The evidence is ambiguous.
“I think the answer is that they are, but it’s hard to say,” says Stephen P. Davis, a researcher at the College of Veterinary Medicine at the University of Minnesota who has studied horse performance. “I think they are very fast, though, with the potential to be highly versatile.”
But why? What’s it about the horse that makes it good at running across the distance as easily as the horse that can run the quarter mile in 4.4 seconds?
“That question is very difficult to answer,” says Dr. Davis.
Pachyderm research suggests that many factors are important: size of a horse versus the speed of its legs, its strength and stamina, its gait and posture, and a variety of other factors. Horses, it appears, run like they are trained; as a result, you don’t see the same kind of variability in speed that you see with humans. The horse is, after all, programmed from conception to birth to run at an incredible distance.
What may also be important, Dr. Davis says, is the length of the horse’s neck and the size of its lower leg. Longer legs are better in both space and time.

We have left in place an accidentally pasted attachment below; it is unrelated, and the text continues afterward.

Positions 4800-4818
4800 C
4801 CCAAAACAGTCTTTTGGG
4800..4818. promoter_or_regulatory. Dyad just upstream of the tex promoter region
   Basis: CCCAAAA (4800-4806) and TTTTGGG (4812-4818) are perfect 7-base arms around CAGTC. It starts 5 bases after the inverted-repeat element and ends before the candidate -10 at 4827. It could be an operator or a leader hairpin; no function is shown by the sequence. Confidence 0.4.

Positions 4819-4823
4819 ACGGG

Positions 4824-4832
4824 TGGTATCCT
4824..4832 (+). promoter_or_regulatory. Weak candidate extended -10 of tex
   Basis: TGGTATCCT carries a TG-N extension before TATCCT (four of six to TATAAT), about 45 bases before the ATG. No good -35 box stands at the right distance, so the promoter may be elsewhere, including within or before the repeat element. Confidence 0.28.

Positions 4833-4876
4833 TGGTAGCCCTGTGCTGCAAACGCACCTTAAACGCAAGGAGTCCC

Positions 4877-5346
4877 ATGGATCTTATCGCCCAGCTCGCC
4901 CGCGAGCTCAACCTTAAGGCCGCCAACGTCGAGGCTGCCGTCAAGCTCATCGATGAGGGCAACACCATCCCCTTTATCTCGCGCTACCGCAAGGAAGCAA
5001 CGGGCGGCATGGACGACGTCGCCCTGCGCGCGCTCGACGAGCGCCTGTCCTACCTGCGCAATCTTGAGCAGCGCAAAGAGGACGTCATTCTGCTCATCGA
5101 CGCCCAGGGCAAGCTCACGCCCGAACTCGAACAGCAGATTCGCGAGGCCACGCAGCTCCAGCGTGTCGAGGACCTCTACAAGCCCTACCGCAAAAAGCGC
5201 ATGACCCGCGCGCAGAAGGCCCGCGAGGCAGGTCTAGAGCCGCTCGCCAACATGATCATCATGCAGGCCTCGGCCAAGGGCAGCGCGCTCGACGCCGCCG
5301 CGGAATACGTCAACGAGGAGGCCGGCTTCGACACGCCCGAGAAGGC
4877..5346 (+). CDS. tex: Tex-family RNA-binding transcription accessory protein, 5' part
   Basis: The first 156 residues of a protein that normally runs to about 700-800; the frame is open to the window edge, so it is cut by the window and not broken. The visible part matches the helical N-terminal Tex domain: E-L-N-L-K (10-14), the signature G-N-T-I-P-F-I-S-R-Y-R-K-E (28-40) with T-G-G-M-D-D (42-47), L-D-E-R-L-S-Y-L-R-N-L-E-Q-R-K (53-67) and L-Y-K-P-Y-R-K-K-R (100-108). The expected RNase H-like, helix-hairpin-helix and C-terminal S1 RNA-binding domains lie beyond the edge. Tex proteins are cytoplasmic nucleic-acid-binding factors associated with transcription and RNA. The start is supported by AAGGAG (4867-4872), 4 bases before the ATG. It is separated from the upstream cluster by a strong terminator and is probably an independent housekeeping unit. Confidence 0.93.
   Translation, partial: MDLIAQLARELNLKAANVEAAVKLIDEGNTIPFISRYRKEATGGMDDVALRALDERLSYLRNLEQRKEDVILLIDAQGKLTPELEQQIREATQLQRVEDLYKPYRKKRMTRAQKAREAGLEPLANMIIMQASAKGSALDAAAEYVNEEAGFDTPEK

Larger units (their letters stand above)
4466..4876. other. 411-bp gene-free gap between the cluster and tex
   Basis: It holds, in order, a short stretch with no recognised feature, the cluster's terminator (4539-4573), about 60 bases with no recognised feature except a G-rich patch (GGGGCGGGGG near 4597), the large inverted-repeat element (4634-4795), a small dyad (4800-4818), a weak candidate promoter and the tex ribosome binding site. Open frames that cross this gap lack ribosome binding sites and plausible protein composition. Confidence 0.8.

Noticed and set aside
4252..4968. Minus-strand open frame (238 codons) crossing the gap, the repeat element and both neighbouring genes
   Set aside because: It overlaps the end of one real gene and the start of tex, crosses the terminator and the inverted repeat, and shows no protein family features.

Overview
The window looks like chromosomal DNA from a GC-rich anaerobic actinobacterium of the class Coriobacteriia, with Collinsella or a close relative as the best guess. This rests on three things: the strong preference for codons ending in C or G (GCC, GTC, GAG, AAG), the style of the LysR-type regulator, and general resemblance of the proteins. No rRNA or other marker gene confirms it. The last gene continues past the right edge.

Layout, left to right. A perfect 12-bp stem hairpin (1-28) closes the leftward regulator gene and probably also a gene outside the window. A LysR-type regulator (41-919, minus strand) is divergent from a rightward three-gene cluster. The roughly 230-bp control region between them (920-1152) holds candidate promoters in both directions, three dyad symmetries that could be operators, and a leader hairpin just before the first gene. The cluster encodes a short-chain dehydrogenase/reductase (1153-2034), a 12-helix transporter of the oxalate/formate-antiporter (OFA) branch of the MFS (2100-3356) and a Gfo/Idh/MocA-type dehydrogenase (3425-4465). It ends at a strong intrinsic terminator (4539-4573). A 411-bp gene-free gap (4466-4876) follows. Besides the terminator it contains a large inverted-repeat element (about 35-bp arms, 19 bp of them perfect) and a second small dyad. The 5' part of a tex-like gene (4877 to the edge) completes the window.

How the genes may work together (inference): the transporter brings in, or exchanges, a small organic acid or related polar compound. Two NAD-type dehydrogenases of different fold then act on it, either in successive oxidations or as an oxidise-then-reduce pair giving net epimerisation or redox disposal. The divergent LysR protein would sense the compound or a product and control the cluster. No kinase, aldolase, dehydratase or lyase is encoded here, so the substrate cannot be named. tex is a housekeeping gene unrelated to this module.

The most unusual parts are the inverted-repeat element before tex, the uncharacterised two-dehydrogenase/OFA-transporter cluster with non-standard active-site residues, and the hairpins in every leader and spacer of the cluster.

But the most fundamental of all horse reasons, says Dr. Davis, may be that the horse “is the only animal we know of that can run faster than it takes to walk.”
And as much as running fast on asphalt isn’t the point, according to Dr. Davis, there’s something more powerful at work in the human athlete.
“The fact that humans can run faster than any other animal really is really intriguing,” says Dr. Davis. “Whether the horse is an outlier in our scientific knowledge of athletic performance, or whether it’s the culmination of decades of evolution is a really open question.”
It is not yet known whether, when a marathon runs, a horse will race just as well or faster than a human runner. But it seems clear that a horse, or possibly the modern horse, is able to outpace an out-of-shape human with respect to performance on an athletic task that involves an enormous margin of variability.
And, if the horse is truly able to go farther than you and I with a single leg, and you really can’t do it (or wouldn’t like to), that might be as good an explanation as any.
Source: University of Minnesota
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